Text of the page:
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June 9, 2009updated 25 Jan 2022 11:53am

Fortune favours the fleet of foot

Refinancings and public sector demand maintain business in the £10,000 to £100,000 bracket Some lessors, particularly larger ones, that specialise in the £10,000 (11,395) to £100,000 sector are feeling the pinch

By Ludwig Fischer

Refinancings and public sector demand maintain business in the £10,000 to £100,000 bracket

 

Some lessors, particularly larger ones, that specialise in the £10,000 (€11,395) to £100,000 sector are feeling the pinch. International players, for instance, have experienced a significant drop in order intake due to a slowdown in customer procurement activities.

Their customers are also increasingly postponing the time they take to make investment decisions. Overall, however, business in this sector is flattening out now after it nose-dived during the first quarter of this year.

However, a number of fleeter-footed, smaller leasing companies and niche players reported moderate new business growth in the £10,000 to £100,000 ticket sector.

Ordinarily, given market conditions, business for these leasing companies would be down. They would also be affected by the general downturn in refinancing opportunities. In fact, however, refinancing opportunities continue to be available.

In Germany, for example, refinancing is still available to smaller local leasing companies via local savings banks. Nonetheless, there are fears this funding will dry up in the near future, making life much harder for lessors funding deals in the £10,000 to £100,000 bracket.

Lessors across the board are being more cautious about funding these types of deals due to a combination of risk-based pricing and a reduced appetite for risk.

Margins in the £10,000 to £100,000 sector are rising and pricing has been adjusted significantly upwards, though more in some asset classes and customer segments than in others.

Niche players that have been exposed to a lot of competitive pricing pressure in the past are finding more opportunities to charge their target margins. They are also able to do so with less argument from customers than before.

However, large corporate lessees and public sector bodies continue to use their buying power to keep up pressure on margins. This was a strategy they maintained even before the recession.

Nonetheless, according to our interviews, the trend today is that leasing companies are happier to lend to public sector – as opposed to corporate – bodies because they are seen to have far better credit risk. This applies to the lower end of the small-ticket leasing sector as well as on the larger deals.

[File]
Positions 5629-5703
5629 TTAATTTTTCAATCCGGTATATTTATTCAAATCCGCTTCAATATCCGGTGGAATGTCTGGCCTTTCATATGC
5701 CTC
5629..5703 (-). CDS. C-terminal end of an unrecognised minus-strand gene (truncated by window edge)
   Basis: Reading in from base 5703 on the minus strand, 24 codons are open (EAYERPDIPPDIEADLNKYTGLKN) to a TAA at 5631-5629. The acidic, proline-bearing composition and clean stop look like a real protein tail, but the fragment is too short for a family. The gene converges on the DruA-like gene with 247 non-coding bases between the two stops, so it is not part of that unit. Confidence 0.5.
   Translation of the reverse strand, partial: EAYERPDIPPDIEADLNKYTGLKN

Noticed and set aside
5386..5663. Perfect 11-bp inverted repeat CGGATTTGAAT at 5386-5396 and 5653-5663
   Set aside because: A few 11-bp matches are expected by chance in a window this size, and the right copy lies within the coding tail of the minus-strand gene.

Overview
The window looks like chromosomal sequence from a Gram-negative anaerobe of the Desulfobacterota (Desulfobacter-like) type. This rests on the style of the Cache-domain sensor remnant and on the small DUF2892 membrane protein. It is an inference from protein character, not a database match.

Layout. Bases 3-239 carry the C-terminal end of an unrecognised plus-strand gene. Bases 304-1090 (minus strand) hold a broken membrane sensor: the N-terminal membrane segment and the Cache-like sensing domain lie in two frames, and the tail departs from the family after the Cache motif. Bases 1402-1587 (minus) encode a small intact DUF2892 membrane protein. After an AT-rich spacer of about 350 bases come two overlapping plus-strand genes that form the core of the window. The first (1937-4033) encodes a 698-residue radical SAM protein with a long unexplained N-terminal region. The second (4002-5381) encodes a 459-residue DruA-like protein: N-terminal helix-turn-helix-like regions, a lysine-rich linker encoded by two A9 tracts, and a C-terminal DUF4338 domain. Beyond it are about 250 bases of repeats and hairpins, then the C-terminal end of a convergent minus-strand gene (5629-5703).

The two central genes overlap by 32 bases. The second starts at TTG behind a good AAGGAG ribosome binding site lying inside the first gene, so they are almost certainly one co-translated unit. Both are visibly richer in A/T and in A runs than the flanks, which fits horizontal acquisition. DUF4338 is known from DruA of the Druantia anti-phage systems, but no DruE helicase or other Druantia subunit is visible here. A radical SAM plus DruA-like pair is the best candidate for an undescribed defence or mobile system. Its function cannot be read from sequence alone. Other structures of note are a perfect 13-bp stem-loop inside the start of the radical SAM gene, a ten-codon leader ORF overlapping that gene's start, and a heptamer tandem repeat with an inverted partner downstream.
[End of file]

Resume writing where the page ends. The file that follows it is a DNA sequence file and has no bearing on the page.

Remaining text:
Captives appear to be using current market conditions as an opportunity to position themselves as the reliable and stable leasing partner for lessees of the £10,000 to £100,000 deals.

Meanwhile, bad debt levels in the £10,000 to £100,000 bracket continue to rise although niche players with a direct sales channel are experiencing lower bad debt levels than their larger competitors.

A number of companies reported feeling uncertain about their future forecasts.

Overall, despite the £10,000 to £100,000 still being a reasonably good source of business for leasing companies, some players have pulled out of the market. There is some evidence that shows some survivors have moved into this space. Doing so may have been driven by the fact that, in general, geographic expansion plans are limited.

Historically, lessors in the £10,000 to £100,000 bracket have invested heavily in trying to identify expansion opportunities in geographies where new business potential has not been fully tapped. Nonetheless, overall there is a general feeling among those in the £10,000 to £100,000 deal ticket arena that adopting a growth strategy is a bad idea at present due to the unstable markets.

Instead, many are looking to put into place operational efficiency initiatives as a way of achieving future growth without requiring additional resources. This includes refining workflows and maximising scales of economy – although in Germany this is also a side-effect of the increase in regulatory supervision as a result of the introduction of Basel II.

Specific projects being undertaken by lessors include workflow reorganisation, process quality initiatives, sales efficiency and coverage, technology improvements and online auto-decisioning.

In summary, despite difficult trading conditions, a number of lessors in the £10,000 to £100,000 space continue to do well. A profound market knowledge and product know-how is indispensable for survival in this sector.

Other keys for success and survival in the long run are continued access to refinancing and an efficient, controlled organisation that is prepared for the next growth cycle.

Ludwig Fischer is managing director of Invigors Germany and Mike Roberts is a partner at Invigors LLP

 

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